Tuesday, August 04, 2015

Thank you Luxembourg Review...

I am pleased to announce that Nathan Hassall has kindly reviewed my book CIRCUITS (corrupt press, 2013) in The Luxembourg Review (click HERE to read the full review). I am deeply thankful to Nathan for his rich, honest and in-depth review where he writes:

"Enigmatic and esoteric, Dick has created a poetry collection unlike any other I have encountered."


"One of the tasks of poetry is to make the work relevant to the day, as poems become as much of a historical artifact as they do a cultural magnifying glass on contemporary society. There are abundant times where Dick achieves this fundamental aspect of poetry."


 "...the imagery is vivid and interesting, tossing the reader between the taxing natures of mysterious wordplay and academic psychology."


"Overall, Circuits is a collection for anyone who is intrigued by science and art formulated together into poetry. Dick’s intellectual platform is fascinating and her work echoes human behaviour dressed up in metaphors using neurons, thought patterns and lab experiments."


 "Circuits is an interesting collection which captures intrigue, contemplation and inspiration..."

For anyone who is interested in knowing more about Hassall, he is the author of Nascent Illusion (2009), A Conscious Void (2011), and Of Gods and Gallows (2015) and says that he "endeavors to study an MA in English and Creative Writing at a British University in 2016". Again, the full review of Circuits by Nathan Hassall is on The Luxembourg Review at http://theluxembourgreview.org/2015/08/04/circuits-by-jennifer-k-dick-a-review/ 

Monday, August 03, 2015

The fishing trip ends: Day 6 and departure

Sun. Sun. Sun. The brightness woke me early (around 7am) and I got our breakfasts going until dad woke (with a bit of nudging). The night had also been a little difficult as we had had a visitor—a little bat had made his way in and was flying like mad round the cabin in the night. We had turned on the lights and I got a few good but somewhat dark pics of him perched on a baseball cap up near the ceiling. He panicked so much at one point when dad and I stood in the middle of the room that he swooped out of our way and actually struck the pipe chimney of the wood burning stove. He actually fell to the floor, paused, then lifted his little head, gave it a tiny shake and then was up and again flying at amazing speeds round the little room. In the end, I decided to sleep in the back room with dad and leave the bat to his own. As we headed out onto the lake we mentioned this to Tom who later told us he’d found where the bat had come in and sealed up the access point—and it is true, we had no more visits. 

Before even getting into the boat the fish seemed ready to say hello—for example this big northern in the shallows by the dock (pictured above right). Off we set—dad a bit pessimistic saying that sometimes on bright days like this the fish didn’t bite. But in the end he was wrong, and our last day of fishing was a great success—we caught a lot of 18-20 inch walleye. One three occasions our walleye seemed to be getting attacked by a MUCH larger fish—evidently a northern, who managed to in fact practically slice one of the walleye I had on the line in half (yes, the walleye did not survive, to the great satisfaction of a nearby seagull who feasted on the walleye when he floated back up to the surface). After a few of these, dad actually caught a walleye which the northern snatched as he was reeling in and this time we thought we would get him—that either he was hooked, too, or would hold onto the walleye until we netted him. But when the fish got to the surface it either spotted the boat or us ogling it and saying “Woah, that’s HUGE” and off it went. This happened once again and again I thought I would manage to net it and almost did but then he let that walleye go too—one he had hard around the head and which he did hold onto for a long time at the surface. We continued catching a few more good walleye before deciding to head off and have a lunch pause.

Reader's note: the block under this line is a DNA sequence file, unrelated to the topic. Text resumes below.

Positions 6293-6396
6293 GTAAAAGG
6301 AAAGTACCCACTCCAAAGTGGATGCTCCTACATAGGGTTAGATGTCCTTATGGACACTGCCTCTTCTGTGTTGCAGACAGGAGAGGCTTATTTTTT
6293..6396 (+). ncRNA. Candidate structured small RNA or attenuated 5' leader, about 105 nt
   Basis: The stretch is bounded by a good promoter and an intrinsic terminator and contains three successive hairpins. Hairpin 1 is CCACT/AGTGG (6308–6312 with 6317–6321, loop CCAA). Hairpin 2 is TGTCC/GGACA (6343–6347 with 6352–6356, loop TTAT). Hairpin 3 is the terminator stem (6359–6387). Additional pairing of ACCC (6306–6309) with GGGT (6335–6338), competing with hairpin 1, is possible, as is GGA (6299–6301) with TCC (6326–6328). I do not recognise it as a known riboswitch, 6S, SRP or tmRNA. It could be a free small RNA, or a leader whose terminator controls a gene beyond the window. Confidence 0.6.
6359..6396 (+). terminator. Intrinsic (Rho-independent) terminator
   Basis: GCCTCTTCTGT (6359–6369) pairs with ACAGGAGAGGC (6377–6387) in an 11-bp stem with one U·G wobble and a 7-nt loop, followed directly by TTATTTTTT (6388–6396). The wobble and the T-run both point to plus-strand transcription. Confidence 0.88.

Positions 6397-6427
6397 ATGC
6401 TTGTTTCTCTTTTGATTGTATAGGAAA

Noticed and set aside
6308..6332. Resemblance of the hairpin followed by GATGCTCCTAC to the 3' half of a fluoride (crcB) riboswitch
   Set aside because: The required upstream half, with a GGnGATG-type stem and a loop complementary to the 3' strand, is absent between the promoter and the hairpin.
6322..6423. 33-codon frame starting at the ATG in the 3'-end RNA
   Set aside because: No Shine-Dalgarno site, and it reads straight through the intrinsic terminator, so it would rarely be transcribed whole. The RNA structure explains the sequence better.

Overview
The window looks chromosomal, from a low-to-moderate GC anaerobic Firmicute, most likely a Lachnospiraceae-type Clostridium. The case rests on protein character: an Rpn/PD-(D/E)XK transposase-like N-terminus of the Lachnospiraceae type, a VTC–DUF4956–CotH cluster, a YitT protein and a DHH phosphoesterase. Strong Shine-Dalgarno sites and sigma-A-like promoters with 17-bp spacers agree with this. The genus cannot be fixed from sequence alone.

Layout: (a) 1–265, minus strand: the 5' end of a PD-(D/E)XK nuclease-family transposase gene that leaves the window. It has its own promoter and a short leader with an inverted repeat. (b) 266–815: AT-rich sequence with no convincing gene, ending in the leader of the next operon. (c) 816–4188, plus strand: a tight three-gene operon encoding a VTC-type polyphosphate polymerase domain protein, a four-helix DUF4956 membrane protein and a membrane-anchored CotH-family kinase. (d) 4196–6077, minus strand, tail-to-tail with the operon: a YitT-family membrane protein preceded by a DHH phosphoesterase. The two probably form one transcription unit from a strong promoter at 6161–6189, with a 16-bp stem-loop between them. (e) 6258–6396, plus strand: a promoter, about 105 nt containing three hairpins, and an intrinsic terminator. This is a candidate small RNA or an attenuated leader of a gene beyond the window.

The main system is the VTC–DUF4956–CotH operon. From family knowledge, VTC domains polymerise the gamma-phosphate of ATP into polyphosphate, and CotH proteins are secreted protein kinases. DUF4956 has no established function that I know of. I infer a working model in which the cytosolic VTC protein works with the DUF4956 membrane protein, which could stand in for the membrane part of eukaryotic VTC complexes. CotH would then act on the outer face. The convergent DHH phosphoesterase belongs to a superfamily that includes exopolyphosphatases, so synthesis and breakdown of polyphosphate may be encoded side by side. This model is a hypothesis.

After pausing for a lunch on a rocky little island instead of in the boat we cast round the rocky shores of the island and both of us caught some nice northern. As we headed in we stopped one last time on the hump and caught some nice fish on our last minnows, but never “the big one” dad seemed to be hoping for on his final day.

As the afternoon started to come to a close, the boats were cleaned out and washed for the next guests and we packed and cleaned out our cabin for them too. The big plane came in with some newcomers and materials (pictured here:). 

We ate some nice fish for dinner and then got a good night sleep after a last lovely sunset before getting up at the crack of dawn to get the bags out onto the dock and await the planes.